In my last blog (Those Rusty Old Leg Traps) I publicly (!!!) announced my intention to give myself more fully to my work this year.  As I move forward I find myself anchoring into some essential tools I’ve developed over the years that have allowed me to successfully change other areas of my life– everything from moderating habits like sugar, alcohol and caffeine to starting and growing my business to curing myself of chronic depression.  These ideas are different from how most people tend to approach change, but they work!  If you’ve had difficulty in the past trying to create lasting change, see if any of my ideas resonate.

(I have a lot to say about this, so I’ll break this topic into two blogs to avoid overwhelming you – one of the key ideas to my approach, by the way.)   

Pleasure, not pain

I find in my healing arts practice that people often approach change with an attitude of ‘no pain, no gain.’   In other words, we think changing old habits has to feel miserable, at least for a while, in order to be effective.  As humans we are hardwired to seek pleasure over pain, so why do we think creating pain – whether pushing ourselves to run faster, farther than our bodies are ready for or depriving ourselves of foods that taste good – is an effective approach to change?   I’m not sure (although I have some theories), but millions of failed New Year’s resolutions suggest that it doesn’t work.  So the first premise is to acknowledge that we like to feel good, that this is normal, and we need to take this into account as we design our strategy for change.

Sustainability

‘Sustainability’ is trendy these days, and it’s a great way to think of change.  Sustainability hinges on creating habits that can endure over the long haul without overtaxing support systems.  Applying this at a personal level, anchored in the ‘pleasure over pain’ theory, we need to think about what’s realistic and practical over time.  Sure, we might be able to deprive ourselves of coffee for a few days or even a week, but if we really like coffee, the pleasure-seeking animal within will eventually stage a rebellion and take back whatever new territory we might have temporarily gained, and more.  Second premise:  if what you’re trying to change gives you pleasure, design a strategy that allows for a lesser amount of pleasure over the long haul.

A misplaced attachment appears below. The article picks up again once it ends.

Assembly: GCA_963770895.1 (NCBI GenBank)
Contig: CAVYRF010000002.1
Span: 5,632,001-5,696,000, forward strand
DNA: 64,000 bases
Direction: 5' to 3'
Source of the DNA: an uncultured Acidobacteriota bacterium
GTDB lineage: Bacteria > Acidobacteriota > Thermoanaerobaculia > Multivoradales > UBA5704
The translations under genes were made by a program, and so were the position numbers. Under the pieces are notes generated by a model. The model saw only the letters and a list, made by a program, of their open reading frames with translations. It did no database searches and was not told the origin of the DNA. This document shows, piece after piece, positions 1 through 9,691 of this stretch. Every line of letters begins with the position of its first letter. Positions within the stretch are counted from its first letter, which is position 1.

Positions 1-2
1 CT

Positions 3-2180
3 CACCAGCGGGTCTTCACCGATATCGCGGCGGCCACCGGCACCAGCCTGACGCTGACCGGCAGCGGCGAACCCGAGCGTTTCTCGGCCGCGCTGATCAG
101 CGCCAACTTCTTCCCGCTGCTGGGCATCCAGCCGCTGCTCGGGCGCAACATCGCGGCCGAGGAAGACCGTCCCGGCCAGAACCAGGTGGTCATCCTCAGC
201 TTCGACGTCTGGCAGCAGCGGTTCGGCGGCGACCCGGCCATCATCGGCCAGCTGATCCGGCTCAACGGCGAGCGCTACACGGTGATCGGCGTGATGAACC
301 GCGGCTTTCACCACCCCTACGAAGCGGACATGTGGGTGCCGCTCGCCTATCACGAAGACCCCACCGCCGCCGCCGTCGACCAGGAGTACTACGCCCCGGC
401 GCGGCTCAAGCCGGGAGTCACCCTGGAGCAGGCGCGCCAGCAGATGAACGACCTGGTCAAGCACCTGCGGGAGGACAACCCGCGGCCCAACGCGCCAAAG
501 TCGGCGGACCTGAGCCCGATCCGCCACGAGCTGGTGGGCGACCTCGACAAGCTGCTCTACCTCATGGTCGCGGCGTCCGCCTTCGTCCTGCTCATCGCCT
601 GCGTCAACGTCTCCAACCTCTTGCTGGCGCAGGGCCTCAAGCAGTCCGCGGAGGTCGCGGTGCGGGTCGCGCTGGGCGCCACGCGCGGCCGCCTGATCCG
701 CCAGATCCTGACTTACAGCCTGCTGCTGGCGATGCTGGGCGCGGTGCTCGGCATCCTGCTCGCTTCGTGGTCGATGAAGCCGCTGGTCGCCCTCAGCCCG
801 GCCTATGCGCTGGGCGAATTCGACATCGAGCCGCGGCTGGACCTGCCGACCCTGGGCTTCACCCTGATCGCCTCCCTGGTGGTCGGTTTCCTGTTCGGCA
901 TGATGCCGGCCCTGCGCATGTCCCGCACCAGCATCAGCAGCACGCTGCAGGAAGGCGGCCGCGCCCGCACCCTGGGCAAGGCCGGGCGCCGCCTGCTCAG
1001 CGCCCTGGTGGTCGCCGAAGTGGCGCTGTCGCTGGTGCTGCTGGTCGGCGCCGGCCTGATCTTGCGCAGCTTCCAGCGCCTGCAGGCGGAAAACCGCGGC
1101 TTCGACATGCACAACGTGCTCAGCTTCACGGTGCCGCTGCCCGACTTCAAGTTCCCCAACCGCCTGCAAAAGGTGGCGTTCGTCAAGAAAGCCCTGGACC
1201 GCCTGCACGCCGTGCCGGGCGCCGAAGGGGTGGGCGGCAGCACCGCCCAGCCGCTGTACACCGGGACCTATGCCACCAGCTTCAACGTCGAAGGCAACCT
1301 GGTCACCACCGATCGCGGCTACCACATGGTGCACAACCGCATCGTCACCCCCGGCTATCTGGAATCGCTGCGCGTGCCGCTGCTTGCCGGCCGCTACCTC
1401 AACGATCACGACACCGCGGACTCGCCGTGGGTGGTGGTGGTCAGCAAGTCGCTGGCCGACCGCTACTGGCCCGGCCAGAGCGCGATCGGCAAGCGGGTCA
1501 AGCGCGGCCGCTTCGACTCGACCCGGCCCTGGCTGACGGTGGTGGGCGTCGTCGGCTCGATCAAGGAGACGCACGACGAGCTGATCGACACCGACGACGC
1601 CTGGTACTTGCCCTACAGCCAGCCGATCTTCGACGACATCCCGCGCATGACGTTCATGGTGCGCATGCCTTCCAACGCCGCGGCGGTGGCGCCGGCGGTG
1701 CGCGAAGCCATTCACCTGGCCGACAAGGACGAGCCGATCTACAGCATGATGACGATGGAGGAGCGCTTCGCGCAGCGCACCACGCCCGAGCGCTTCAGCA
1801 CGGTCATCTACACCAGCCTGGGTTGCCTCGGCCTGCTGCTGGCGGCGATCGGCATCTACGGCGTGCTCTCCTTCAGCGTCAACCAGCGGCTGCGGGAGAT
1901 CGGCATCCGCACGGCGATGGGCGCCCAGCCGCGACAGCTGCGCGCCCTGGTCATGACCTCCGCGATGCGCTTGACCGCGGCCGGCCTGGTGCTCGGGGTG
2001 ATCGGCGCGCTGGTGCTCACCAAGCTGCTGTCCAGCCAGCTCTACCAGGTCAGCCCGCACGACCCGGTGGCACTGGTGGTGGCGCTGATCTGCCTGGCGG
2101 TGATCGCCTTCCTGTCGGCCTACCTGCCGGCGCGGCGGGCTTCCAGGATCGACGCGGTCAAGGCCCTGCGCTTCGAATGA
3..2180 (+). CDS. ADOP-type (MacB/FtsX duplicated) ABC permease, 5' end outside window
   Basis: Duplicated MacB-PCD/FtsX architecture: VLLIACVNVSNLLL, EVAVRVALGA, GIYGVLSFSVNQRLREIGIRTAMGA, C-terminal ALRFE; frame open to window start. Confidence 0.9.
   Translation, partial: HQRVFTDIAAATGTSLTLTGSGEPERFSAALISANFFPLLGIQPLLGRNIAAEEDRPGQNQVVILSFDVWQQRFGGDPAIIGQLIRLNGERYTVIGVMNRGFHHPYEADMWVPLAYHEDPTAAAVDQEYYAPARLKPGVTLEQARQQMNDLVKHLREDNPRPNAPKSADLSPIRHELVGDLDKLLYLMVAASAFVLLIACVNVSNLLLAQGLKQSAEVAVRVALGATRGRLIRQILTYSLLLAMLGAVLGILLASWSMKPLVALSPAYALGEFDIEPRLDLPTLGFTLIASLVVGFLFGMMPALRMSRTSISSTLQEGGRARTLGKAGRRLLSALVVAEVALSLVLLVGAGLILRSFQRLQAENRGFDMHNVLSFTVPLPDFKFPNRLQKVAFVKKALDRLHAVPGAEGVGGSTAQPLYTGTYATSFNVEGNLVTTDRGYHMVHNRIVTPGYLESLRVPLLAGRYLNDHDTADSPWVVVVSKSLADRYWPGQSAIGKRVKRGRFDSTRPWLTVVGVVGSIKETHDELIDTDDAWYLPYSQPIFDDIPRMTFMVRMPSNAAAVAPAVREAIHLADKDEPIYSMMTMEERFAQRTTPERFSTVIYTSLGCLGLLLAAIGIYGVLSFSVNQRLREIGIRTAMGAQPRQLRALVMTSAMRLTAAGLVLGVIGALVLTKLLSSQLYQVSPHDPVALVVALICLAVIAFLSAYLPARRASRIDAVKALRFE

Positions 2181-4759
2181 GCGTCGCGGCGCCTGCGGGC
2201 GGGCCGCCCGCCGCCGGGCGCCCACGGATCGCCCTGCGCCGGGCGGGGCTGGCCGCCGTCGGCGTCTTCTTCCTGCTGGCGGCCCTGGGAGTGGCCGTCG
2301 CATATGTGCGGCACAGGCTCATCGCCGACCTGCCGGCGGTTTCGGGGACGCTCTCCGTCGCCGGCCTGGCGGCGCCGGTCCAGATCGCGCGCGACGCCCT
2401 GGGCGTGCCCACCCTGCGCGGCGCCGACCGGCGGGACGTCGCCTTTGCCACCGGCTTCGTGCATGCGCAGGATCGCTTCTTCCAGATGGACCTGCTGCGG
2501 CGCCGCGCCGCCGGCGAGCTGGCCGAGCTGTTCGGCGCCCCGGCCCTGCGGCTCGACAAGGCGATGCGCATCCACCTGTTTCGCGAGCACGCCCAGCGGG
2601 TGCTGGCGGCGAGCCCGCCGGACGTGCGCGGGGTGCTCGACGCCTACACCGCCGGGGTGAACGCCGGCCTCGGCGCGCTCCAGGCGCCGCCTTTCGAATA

Good Stretch

A technique I use with massage clients entrenched in the ‘no pain, no gain’ mindset is to think of the sensation of a good stretch.  It hurts a bit, but it ‘hurts good’ rather than being painful.  When we feel pain – whether physical, mental or emotional –we tend to contract, and contraction is not a state conducive to change. Change happens effectively and sustainably when we are relaxed.  So the third premise is to create a state of ‘dynamic tension’ that allows us to relax into a sort of ‘pleasurably painful’ stretch that is sustainable over time. As we gain new ground, we can gradually increase the stretch if we feel there’s room for further growth.  But don’t start with the maximum stretch!

Patience is a Virtue

Another way people fail when trying to change – often before they’re even out of the gate – is trying to do too much too fast.  So American, right?  “I’ll lose 10 pounds a month for the next three months, start running 10 miles a week, and by April I’ll be ready for bikini season!”  Wait. Right. There.  Have you checked in with all aspects of your being to see if everyone – or anyone – is on board?  If you visualize what it will really take to act on these goals, can you feel your body (or mind, or emotions) cringing?  Trying to slink under the bed with its tail between its legs?  If so, that’s because such a plan is too much for all the complex and interwoven aspects of your being to comfortably digest.  “Old habits die hard” for a reason.  They’ve become hardwired into our physiology, and it takes time to unwind the old neural pathways and create the new ones that allow new behaviors to take root.  Patience and moderation are key words here.  I know, I know.  Sounds like so much work.   So painful, right?  Well, that’s because it’s new, silly!  Give yourself time to grow into the idea.  Premise four:  start with a goal that feels almost too easy, but that gets you excited about starting.

I once heard this technique described in the following way:  If you want to start a running program, for the first week spend 5 minutes a day thinking about running.  The next week go out and by yourself a pair of running shoes, come home, and put them in the closet.  For the rest of the week spend 5 minutes a day thinking about running in your new shoes every day.  The next week, put your running shoes on every day and walk around the house for a few minutes, see how they feel.  Continue to think about running in your new shoes.  The next week, put your running shoes on and walk down to the mailbox every day.  Imagine what if would feel like to run down to the mailbox in your new shoes.  The next week, run down to the mailbox every day.  Notice your itch to increase the distance – imagine yourself running twice that far every day.  The next week, run twice that far.  Keep increasing the distance each week until you find a sustainable and pleasurable routine.

Next week I’ll share more about this, including specific details about how I’ve applied these ideas in my own life.

 

Yours in Radiance,

Lee

~ Peace is Every Step ~

Peace is every step.
The shining red sun is my heart.
Each flower smiles with me.
How green, how fresh all that grows.
How cool the wind blows.
Peace is every step.
It turns the endless path to joy.

~ Thich Nhat Hanh ~

Photos by Elizabeth Lamoureux